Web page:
Hepatic fibrosis

Hepatic fibrosis is the result of physiological response towards chronic liver inflammation that ultimately results in the progressive deposition of ECM and deformation of normal liver architecture.

Effect of monotherapy of thymoquinone or cholecalciferol (vitamin D3) as well as their combination treatment, was investigated by Abdelghany et al. (2016) against carbon tetrachloride (CCL4)-induced liver fibrosis in rats. Thymoquinone alone has been shown to resolve liver fibrosis, with better outcome when used together with vitamin D3. The combination therapy resulted in the restoration of liver architecture that is near to normal with less cell infiltration. Serum liver enzymes, namely alanine transaminase (ALT), alkaline phosphatase (ALP) and aspartate transaminase (AST) were also reduced in the combination therapy group. Reduction of fibrotic and inflammatory markers, TGF-β1, interleukin (IL)-6 and IL-22, further supports the anti-fibrotic and anti-inflammatory properties of thymoquinone [40].

Renal fibrosis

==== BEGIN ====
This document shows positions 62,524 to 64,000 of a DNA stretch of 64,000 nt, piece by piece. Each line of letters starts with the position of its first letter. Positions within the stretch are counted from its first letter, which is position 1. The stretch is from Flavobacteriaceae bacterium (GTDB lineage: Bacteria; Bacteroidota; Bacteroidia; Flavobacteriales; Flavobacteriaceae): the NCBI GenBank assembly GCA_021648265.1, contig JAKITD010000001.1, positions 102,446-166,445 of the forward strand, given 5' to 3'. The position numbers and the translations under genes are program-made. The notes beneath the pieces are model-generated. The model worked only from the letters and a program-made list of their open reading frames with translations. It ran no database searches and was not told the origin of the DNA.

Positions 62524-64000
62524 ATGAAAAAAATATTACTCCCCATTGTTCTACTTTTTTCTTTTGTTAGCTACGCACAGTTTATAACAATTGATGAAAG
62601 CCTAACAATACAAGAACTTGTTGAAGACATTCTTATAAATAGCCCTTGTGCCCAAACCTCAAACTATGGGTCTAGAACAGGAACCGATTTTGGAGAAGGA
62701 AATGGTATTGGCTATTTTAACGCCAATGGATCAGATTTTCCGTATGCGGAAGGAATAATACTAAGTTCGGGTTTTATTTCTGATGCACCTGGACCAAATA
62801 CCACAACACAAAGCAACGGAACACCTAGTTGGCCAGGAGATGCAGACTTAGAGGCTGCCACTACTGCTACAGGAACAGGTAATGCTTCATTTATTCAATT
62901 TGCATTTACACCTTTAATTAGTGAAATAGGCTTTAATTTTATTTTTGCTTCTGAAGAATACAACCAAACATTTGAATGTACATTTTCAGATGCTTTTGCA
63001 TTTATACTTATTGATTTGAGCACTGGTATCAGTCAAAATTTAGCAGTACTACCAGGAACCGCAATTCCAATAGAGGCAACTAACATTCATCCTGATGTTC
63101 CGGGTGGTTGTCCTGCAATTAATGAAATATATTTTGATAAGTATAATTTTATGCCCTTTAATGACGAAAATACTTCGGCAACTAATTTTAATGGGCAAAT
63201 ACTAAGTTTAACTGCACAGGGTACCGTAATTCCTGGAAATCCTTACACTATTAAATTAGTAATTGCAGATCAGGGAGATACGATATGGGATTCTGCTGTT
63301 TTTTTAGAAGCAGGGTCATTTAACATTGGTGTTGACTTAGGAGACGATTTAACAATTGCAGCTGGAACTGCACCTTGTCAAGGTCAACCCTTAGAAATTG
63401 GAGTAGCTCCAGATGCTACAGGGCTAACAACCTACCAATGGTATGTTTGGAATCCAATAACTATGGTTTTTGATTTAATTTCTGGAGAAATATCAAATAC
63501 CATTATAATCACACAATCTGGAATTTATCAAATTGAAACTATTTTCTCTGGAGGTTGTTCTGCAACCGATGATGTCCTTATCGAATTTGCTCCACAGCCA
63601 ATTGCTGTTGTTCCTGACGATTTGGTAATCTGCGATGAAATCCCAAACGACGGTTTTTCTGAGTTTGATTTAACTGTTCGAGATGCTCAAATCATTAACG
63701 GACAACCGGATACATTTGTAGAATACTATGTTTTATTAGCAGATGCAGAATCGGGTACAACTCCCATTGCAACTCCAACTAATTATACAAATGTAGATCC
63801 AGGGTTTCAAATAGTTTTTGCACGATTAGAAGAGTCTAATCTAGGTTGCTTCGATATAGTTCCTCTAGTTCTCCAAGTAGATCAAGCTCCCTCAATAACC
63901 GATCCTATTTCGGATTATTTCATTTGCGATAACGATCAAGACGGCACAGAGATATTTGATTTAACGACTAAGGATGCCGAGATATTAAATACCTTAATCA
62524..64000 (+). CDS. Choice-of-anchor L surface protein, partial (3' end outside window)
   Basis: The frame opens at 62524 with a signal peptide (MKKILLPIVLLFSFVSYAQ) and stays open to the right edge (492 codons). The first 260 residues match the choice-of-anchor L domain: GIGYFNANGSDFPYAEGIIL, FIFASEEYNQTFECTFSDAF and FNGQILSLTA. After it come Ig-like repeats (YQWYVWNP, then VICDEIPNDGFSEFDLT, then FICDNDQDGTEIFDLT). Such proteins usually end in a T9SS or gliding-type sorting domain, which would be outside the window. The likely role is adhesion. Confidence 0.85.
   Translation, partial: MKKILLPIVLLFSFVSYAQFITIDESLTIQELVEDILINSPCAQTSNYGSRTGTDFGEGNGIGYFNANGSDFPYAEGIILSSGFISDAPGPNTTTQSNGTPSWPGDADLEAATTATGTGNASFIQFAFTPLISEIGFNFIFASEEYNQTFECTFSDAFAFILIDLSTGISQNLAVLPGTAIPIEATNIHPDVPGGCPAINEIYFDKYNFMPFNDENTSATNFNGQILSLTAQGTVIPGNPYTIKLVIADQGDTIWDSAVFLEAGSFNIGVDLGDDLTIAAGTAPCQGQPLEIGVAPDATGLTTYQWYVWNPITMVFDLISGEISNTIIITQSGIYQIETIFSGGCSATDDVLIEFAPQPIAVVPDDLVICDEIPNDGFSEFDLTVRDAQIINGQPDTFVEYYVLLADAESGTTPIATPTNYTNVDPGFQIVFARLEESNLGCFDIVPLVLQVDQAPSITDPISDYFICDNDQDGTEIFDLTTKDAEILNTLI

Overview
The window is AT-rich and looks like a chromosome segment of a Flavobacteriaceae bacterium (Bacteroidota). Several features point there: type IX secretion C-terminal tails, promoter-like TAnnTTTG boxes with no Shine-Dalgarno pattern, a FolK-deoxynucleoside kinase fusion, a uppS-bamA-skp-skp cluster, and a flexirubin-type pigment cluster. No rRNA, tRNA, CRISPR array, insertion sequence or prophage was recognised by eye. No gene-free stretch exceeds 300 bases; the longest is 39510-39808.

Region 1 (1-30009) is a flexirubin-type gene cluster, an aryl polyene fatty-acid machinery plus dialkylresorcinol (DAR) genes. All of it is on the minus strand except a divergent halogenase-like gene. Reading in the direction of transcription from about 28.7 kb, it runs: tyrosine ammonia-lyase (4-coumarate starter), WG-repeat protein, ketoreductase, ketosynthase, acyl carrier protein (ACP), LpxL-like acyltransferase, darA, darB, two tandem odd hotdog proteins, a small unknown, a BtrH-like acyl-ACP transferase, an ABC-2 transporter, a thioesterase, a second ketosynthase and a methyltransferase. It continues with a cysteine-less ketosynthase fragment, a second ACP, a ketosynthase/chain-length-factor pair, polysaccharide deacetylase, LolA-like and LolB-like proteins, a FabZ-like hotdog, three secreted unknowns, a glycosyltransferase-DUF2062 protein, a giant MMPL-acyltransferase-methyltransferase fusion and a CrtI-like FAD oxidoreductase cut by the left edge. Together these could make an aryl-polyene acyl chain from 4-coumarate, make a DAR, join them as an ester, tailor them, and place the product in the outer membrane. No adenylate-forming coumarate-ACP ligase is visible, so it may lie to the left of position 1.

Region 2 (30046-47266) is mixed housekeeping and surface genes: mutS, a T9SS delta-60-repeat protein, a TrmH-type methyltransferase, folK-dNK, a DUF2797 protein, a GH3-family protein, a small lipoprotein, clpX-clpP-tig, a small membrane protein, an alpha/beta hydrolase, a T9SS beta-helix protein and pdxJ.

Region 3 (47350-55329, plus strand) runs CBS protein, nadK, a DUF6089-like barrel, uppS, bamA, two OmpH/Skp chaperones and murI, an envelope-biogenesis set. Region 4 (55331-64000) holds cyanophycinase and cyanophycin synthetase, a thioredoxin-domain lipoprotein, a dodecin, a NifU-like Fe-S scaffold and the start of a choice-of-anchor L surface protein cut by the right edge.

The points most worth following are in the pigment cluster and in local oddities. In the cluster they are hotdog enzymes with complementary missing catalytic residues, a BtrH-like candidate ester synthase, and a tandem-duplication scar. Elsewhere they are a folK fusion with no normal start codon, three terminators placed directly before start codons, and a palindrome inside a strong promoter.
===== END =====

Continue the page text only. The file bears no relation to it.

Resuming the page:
Renal fibrosis is the inevitable consequence following chronic kidney damage, characterized by the excessive accumulation of extracellular matrix in the kidney parenchyma. Fibrosis in the kidney can be detrimental and inevitably leading to renal function deterioration.

NSO has been shown to be renal protective in sodium nitrite-induced kidney toxicity rat model. Nitrite can come from dietary sources as they are used as food preservatives and in processed meats. Physiologically, NSO countered sodium nitrite-induced kidney toxicity by lowering the serum urea and creatinine. Morphologically, NSO demonstrated restoration of the sodium nitrite-induced collagen fibres deposition and disrupted renal parenchyma. In terms of oxidative activity, NSO suppressed oxidative markers and stimulates the production of anti-oxidative markers. NSO also supressed the expression of apoptotic markers. In conclusion, NSO resolved sodium nitrite-induced nephrotoxicity via its anti-oxidative, anti-fibrotic and anti-apoptotic properties [24].

Potential of Nigella sativa and its constituent in inflammation

Rhinosinusitis

Rhinosinusitis is a common disorder that is characterized by inflammation involving the mucosa of the nose and paranasal sinuses. Recent study on the association of tissue remodelling in rhinosinusitis verified the involvement of EMT and its associated features such as cell motility in nasal epithelial cells [54]. From the literature search, one study reported the beneficial effect of thymoquinone in resolving experimentally induced-rhinosinusitis in rats [46]. Treatment of thymoquinone improve vascular, inflammatory, and epithelial histological score in inflamed paranasal tissue of rats.